Ahrefs is amazing at this information – letting you know what your competitors are optimising for that works, how hard each term would be to appear in the top 10, suggestions for similar terms people search for – but you have to pay for it. So, for the level this article is aiming at, I’d suggest just some logic for now.
- Subject area – what topics and keywords would the audience you’re trying to attract search for? You could ask some clients.
- Popularity – at our level, there’s no point optimising for a really popular term that the big companies have their teams of people optimising for, e.g. “boots”. Choose something a bit more niche, e.g. “purple cowboy boots”.
- Which terms are you already ranking for? (see Google Search Console) Build on what you have.
- Which search terms bring up your competitors?
- Visitor intent – someone searching ‘Buffy the vampire slayer board game’ is probably looking to buy, someone searching ‘what is the capital of Poland’ wants information. Searches intending to buy are more appropriate if your marketing strategy is to get people to buy from your website. Searches looking for information are good if you’re showing yourself as an expert in the field to build credibility before a bigger purchase or service. Often a mixture is a good idea; it depends on your business.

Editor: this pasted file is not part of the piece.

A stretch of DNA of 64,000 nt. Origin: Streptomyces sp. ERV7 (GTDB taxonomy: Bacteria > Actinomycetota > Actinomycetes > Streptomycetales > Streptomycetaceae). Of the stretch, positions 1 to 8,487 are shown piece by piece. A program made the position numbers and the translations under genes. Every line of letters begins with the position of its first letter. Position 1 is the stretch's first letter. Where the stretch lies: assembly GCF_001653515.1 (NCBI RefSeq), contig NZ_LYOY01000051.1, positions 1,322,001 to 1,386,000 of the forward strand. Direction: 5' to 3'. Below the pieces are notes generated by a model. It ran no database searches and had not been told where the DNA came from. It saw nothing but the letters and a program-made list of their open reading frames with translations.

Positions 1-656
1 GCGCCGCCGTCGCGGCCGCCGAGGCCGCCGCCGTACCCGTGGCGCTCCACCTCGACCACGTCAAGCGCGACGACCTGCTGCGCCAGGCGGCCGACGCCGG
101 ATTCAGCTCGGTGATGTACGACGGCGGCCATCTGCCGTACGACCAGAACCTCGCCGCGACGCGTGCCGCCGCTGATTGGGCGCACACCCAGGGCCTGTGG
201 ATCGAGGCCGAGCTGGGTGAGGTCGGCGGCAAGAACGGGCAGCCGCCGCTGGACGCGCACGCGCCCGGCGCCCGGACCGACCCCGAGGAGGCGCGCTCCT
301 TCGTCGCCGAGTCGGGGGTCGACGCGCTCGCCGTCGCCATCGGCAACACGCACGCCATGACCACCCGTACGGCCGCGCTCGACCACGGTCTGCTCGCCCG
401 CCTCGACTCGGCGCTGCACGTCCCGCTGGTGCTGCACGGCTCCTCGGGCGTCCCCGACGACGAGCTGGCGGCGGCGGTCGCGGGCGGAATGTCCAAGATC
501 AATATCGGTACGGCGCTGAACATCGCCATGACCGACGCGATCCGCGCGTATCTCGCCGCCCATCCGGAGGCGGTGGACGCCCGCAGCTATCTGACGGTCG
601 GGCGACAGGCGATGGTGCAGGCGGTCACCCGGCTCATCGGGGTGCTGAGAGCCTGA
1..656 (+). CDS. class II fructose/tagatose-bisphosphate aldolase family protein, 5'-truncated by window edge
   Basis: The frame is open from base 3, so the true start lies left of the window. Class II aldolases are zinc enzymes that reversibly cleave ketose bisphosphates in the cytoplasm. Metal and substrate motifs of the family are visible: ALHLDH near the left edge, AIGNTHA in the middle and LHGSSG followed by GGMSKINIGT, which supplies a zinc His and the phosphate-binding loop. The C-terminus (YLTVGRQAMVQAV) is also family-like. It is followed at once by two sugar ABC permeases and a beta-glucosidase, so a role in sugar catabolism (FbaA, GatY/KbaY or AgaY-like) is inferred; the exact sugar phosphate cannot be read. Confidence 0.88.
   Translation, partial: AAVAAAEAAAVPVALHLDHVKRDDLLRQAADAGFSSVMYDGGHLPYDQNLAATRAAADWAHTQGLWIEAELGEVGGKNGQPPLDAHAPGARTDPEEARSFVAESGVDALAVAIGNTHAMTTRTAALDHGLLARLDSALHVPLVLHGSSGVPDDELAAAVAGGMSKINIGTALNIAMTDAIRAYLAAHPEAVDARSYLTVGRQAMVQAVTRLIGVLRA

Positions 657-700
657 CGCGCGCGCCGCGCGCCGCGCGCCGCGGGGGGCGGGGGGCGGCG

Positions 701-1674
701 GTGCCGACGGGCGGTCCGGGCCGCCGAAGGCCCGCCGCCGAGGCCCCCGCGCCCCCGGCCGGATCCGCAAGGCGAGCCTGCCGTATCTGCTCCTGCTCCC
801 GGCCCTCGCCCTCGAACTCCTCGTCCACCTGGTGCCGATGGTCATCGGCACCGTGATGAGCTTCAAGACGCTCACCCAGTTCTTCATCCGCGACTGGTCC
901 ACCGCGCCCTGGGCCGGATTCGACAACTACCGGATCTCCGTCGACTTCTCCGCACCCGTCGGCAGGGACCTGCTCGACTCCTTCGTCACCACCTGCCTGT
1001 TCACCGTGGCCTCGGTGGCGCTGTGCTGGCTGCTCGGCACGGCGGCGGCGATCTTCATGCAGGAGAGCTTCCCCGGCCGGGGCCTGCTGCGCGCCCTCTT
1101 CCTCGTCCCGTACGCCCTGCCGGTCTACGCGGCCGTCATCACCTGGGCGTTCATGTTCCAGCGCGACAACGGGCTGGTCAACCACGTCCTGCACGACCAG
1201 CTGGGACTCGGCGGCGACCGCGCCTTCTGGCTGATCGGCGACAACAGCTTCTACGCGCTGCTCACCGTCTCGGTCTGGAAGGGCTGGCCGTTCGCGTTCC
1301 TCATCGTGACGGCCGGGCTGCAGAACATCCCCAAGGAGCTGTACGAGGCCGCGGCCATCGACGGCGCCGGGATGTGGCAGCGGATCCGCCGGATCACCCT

Getting keywords on your webpage
Choose one keyword to optimise for on each webpage, then edit the content to meet the following criteria as much as possible:
- Page title tag starts with the keyword
- URL includes the keyword
- Keyword in the H1 heading (main heading)
- Ensure the term is mentioned in the copy (naturally – Google knows if it sounds false. Scary stuff)